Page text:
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Transport – a mania for canals

YOU can’t have industry without a proper transport system – the best goods in the world are useless unless you can get them to your customers.

This was the problem faced by entrepreneurs throughout the early days of the industrial Revolution, especially in the textile areas of Lancashire. Two thousand years before, the Romans had built a magnificent system of arterial roads linking all parts of the country, but little or nothing remained of it in the mid-18th century.

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A barge crossing the Barton aqueduct

What passed for roads were now simply bone-breaking tracks at the best of times, and in winter they became impassable morasses of mud and water, upon which only the bravest or most foolhardy would venture.

In summer, it was sometimes possible to use a horse and cart. At other times, pack-horse trains were the only method of moving goods from one town to another – coal from the Duke of Bridgewater’s mines at Worsley had to be brought this way to Manchester, at a cost of 1s (5p) per hundredweight. Completed cotton goods for export went by the same method, often travelling to Bewdley on the river Severn because there was no suitable way to reach the port of Liverpool through the bogs and marshes of South-East Lancashire.

The first stagecoach from Manchester to London began to operate in 1754. The “Flying Coach” took four and a half days (barring accidents) to complete its journey.

One way around the problem had been suggested by Thomas Patten, a Warrington businessman who, by 1698, had made the Mersey navigable as far as Bank Quay, at Warrington, by clearing fish weirs in the river. In a letter to a friend, Patten pointed out the benefits of widening and straightening the river as far as Manchester.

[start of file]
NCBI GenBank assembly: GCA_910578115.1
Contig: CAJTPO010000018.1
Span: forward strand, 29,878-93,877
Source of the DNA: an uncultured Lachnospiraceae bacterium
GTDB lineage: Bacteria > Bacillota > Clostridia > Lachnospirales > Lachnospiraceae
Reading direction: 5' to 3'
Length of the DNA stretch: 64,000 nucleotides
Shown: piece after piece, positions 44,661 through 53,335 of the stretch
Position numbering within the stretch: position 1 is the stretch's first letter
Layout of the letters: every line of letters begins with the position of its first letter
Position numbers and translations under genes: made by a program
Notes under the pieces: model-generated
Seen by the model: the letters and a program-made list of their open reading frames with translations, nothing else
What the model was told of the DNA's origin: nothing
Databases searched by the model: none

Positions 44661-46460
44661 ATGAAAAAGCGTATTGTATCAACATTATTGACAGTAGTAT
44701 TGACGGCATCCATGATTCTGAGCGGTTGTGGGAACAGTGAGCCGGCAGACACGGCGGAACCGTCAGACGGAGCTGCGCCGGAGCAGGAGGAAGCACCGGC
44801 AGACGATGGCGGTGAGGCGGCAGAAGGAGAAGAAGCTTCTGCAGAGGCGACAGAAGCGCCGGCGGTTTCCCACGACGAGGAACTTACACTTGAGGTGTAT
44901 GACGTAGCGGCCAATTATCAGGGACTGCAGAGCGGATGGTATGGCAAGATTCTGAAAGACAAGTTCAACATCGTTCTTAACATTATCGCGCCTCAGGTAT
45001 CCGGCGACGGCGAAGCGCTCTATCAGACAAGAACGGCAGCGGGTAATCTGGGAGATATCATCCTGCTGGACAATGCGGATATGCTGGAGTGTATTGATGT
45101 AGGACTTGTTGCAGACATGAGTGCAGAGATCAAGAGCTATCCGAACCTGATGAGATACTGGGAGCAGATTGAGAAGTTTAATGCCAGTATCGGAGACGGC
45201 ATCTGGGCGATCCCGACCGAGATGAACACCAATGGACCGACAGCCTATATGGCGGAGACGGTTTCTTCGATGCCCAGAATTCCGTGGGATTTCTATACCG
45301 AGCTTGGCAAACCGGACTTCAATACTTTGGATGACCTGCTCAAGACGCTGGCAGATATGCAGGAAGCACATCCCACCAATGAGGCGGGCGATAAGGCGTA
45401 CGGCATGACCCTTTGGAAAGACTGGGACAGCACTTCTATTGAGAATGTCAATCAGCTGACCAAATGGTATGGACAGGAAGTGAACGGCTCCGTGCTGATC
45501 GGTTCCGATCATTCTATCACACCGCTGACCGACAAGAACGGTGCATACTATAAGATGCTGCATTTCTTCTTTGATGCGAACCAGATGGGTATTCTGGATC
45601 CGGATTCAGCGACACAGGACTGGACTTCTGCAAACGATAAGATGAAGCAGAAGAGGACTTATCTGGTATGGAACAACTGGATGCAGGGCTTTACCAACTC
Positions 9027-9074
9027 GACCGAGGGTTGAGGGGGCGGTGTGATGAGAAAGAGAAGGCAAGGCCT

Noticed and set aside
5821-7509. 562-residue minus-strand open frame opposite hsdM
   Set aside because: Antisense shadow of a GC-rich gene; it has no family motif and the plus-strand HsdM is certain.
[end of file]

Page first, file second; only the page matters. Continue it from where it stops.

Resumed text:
But things moved slowly. It was 14 years before Thomas Steers, who had built the first docks at Liverpool, surveyed the river and came up with a plan which would involve building eight locks between Howley at Warrington and Manchester.

Eight more years passed before the Mersey and Irwell Navigation Act got through Parliament, and it was to be nearly 20 years after that before the river was made navigable to craft of up to 50 tons.

This was a godsend to Manchester businessmen, and Mersey flats became a regular sight on the waterway, either under sail or being hauled eastward by gangs of men. But the situation was still far from perfect. The river was always subject to the weather and the water demands of mill owners along its banks. In drought conditions, boats could be stranded on mudbanks for days, even weeks at a time.